Fatties for looking up the teacher for chat
Posted on April 4, By Jenni Fogg. The challenges.
You may interview -- if your gets a response -- with an administrator the age of your children in a district that economizes by pushing teachers your age into early retirement and replacing them with recent graduates. Investigate the field or school districts by substituting or working as a teacher aide.
As you get a feel for how you can handle a room full of kids and develop immunity to the local bugs going around, administrators see how well you work with different subjects and age groups as well as their buildings' staffs. Serving in these temporary or paraprofessional positions allows you to see how teaching fits you before you have to commit to a contract.
This may be as simple as going back to pick up a course in conflict resolution at a local community college, a post-graduate teaching certification program or even an advanced degree in a second field of study.
Check online job services like Workforce 50 that cater to middle-aged job seekers and list teaching jobs. Districts that list with age-specific job services are looking for candidates with life -- or teaching -- experience, not weeding them out of the pile.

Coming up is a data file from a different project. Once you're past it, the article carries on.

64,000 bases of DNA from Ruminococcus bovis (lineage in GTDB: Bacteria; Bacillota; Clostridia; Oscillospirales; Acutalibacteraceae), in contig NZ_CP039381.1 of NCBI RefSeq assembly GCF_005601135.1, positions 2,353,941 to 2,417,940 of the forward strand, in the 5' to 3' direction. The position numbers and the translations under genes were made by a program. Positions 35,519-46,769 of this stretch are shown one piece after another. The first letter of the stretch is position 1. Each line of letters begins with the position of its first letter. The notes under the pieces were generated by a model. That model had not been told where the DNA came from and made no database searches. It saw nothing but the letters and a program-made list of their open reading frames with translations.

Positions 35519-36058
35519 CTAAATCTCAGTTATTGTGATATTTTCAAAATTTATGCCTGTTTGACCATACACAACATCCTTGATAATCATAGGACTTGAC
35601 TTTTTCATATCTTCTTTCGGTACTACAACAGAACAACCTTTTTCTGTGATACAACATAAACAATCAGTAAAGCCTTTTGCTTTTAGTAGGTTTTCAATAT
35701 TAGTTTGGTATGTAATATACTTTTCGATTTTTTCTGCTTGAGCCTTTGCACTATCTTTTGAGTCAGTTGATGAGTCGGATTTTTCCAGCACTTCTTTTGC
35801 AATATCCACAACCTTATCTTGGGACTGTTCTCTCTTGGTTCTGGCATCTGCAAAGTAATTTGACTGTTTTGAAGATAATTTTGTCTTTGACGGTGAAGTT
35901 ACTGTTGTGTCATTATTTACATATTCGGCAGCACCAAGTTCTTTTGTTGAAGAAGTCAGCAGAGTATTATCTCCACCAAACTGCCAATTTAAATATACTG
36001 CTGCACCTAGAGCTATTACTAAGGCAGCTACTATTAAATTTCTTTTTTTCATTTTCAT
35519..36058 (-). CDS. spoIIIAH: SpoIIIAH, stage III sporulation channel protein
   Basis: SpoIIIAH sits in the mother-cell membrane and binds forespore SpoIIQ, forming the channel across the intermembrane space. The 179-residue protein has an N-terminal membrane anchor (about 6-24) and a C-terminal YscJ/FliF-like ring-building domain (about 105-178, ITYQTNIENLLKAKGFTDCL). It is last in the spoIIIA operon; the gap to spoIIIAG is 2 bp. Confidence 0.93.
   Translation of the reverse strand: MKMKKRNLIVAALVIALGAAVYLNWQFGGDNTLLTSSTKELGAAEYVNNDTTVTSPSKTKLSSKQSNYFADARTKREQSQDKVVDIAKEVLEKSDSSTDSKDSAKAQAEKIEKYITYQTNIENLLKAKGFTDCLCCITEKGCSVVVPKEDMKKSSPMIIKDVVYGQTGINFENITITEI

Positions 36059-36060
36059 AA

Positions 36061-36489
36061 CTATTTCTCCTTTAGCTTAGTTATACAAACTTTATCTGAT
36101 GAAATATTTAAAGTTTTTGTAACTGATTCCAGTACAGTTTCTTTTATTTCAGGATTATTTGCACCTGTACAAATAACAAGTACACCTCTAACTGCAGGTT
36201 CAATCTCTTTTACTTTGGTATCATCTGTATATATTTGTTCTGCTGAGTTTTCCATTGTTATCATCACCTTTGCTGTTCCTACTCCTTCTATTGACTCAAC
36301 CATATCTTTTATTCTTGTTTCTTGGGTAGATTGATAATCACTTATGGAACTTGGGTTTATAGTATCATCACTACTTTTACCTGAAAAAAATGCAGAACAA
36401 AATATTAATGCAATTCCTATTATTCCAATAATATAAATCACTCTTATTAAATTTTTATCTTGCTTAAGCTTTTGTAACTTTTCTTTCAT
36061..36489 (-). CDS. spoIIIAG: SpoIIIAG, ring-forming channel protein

Refine your and energize your interview. Focus on your skills and experience in educating; leading seminars, mentoring new hires, training others for management positions.
Focus on how you will complement local needs rather than on your accomplishments when you meet that young administrator. Keep looking. Teachers are also in demand in other countries where public education is expanding or existing teachers are retiring at a greater rate than universities are producing teachers.
An avid perennial gardener and old house owner, Laura Reynolds has had careers in teaching and juvenile justice. A retired municipal judgem Reynolds holds a degree in communications from Northern Illinois University.
Her six children and stepchildren served as subjects of editorials during her tenure as a local newspaper editor. By Laura Reynolds.
Don't limit your search to traditional public schools. Private schools, although they may not pay as well, may have openings, or a charter school may be a good fit for you. Related Articles.